During the Americo-Liberian oligarchy that spanned from 1822 to 1980, a minority group of elitists—making up the ruling class—who dominated the political scene, used their common Americo-Liberian identity as the common denominator for sharing wealth and power within the Liberian society. In this regard, these people executed their paternalistic and divisive policy of an elite class of a privileged minority, by the adoption of a creed, which was summarized in five words: “DON’T FORGET THE PIONEERS’ CHILDREN”. Clearly, this simple one-liner connotes discrimination. Not surprisingly, discrimination engenders nepotism, cronyism, impunity as well as an ‘exclusive country-club’ mentality/culture. Unfortunately, a sub-set of these vices is the much-hated word: CORRUPTION; consequently, corruption became a way of life in Liberia. It was the unspoken word; yet, the pipeline through which the pioneers’ children got their much-coveted shares of the spoils of their inheritance— Liberia.

In the scramble to grab their respective shares, they either inadvertently neglected or inadequately addressed, or even possibly, out-rightly ignored the needs of the country as a whole; and therefore, Liberian corruption became insidious and irresistible, as preceding generations of Liberians embraced this poisonous culture without giving much thoughts as to the lasting damage corruption does to a society.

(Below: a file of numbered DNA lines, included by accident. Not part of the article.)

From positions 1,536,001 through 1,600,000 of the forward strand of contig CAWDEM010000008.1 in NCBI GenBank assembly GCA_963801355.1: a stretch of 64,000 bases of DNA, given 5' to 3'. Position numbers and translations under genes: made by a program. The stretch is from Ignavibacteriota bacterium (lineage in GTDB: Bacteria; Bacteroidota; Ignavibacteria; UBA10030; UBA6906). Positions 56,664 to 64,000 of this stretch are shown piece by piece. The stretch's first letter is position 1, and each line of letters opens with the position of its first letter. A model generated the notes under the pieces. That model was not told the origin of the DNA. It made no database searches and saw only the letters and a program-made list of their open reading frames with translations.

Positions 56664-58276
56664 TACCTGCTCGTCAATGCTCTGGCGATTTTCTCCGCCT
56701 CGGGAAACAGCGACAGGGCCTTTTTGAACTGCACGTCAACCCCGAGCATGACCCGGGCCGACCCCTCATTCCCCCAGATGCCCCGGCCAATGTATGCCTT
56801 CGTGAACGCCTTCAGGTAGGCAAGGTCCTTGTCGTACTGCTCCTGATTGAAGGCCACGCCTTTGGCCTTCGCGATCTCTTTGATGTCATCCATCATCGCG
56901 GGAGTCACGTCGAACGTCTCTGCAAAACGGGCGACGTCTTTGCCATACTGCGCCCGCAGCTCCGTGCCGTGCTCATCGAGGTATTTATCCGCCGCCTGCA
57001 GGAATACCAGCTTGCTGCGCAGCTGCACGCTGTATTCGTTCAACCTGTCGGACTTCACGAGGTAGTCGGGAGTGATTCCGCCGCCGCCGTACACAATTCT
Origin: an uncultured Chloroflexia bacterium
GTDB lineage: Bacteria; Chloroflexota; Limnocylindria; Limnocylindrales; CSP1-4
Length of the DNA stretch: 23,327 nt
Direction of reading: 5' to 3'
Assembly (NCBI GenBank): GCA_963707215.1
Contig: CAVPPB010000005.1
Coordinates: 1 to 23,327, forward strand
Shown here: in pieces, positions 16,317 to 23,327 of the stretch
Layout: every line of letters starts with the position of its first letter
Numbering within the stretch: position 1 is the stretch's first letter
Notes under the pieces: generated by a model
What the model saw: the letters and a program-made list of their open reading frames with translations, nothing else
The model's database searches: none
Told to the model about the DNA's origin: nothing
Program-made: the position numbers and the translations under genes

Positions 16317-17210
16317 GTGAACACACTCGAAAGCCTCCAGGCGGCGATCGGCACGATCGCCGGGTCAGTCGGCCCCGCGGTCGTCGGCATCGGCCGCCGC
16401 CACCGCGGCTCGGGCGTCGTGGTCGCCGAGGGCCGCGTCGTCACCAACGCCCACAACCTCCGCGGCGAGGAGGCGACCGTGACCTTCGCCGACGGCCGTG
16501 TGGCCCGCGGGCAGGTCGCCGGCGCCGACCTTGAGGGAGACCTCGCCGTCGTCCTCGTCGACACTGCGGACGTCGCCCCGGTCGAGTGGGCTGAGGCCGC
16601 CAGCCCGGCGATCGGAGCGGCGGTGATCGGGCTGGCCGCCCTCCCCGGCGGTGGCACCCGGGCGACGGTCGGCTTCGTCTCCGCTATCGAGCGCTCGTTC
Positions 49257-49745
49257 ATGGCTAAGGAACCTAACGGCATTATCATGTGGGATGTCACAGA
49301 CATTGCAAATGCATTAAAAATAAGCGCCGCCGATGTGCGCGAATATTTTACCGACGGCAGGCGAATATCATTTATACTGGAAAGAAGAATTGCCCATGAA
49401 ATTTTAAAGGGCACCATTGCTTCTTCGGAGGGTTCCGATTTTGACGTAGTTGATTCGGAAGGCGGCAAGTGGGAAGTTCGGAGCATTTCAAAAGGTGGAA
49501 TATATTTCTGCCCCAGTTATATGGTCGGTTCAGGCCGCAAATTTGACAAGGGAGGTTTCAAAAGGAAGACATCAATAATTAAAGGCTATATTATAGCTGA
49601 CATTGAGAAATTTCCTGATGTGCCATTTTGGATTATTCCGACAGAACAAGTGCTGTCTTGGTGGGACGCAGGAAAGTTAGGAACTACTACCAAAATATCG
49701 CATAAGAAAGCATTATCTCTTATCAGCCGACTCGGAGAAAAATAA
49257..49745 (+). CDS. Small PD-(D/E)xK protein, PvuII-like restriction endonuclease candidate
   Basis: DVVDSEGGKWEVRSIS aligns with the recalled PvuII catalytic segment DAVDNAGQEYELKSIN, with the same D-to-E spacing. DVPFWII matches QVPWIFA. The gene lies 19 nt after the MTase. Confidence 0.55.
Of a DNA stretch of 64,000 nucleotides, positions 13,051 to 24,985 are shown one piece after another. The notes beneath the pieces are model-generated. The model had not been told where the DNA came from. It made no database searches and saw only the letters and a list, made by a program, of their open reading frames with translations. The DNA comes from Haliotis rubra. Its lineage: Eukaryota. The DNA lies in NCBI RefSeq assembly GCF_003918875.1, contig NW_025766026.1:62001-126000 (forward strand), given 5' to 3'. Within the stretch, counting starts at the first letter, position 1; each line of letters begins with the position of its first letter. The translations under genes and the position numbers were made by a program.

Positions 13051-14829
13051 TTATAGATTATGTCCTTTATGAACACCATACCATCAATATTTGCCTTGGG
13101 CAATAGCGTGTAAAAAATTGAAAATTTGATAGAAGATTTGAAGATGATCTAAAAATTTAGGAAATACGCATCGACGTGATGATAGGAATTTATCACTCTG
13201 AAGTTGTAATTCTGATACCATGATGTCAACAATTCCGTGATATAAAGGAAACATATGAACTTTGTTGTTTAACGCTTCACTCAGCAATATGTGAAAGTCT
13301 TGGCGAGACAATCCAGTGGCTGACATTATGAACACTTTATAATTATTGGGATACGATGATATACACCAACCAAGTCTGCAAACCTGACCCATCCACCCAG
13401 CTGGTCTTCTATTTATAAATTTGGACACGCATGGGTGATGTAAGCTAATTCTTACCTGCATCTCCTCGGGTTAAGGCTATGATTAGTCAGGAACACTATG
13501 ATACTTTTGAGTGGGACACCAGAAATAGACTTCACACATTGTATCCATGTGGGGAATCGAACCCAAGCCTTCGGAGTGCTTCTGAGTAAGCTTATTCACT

The disgraceful impact of the Liberian brand of corruption is the acute state of underdevelopment and deprivation that permeates Liberia today. Again, like the country-club crowd, personal gain or aggrandizement takes precedence over societal wellbeing; thus, corruption thrived at the expense of everything else.


The divisiveness within the Liberian society is an outgrowth of the ever-pervasive ethos of discrimination against some elements of the population. When taken together, the disadvantaged constitute the majority of Liberian society. Their lack of opportunities coupled with the in-your-face-corruption by dishonest officials—which is in-fact, the real cause of their predicament—has made the people cynical of government.

Truly, corruption is evil and criminal; it can stall and prevent the growth, development, social cohesion and socio-economic wellbeing of an entire society.

The Liberia of today is corruption’s reluctant postal child.

We therefore, must stop corruption at all costs.

Already, the country has paid a very high price in blood and treasure, not forgetting the indirect costs such as disunity amongst the citizenry, distrust of government, lagging social services, soul-crushing poverty, dysfunctional families, a largely illiterate populace, overwhelming rate of joblessness, and countless others unspeakable social disorders.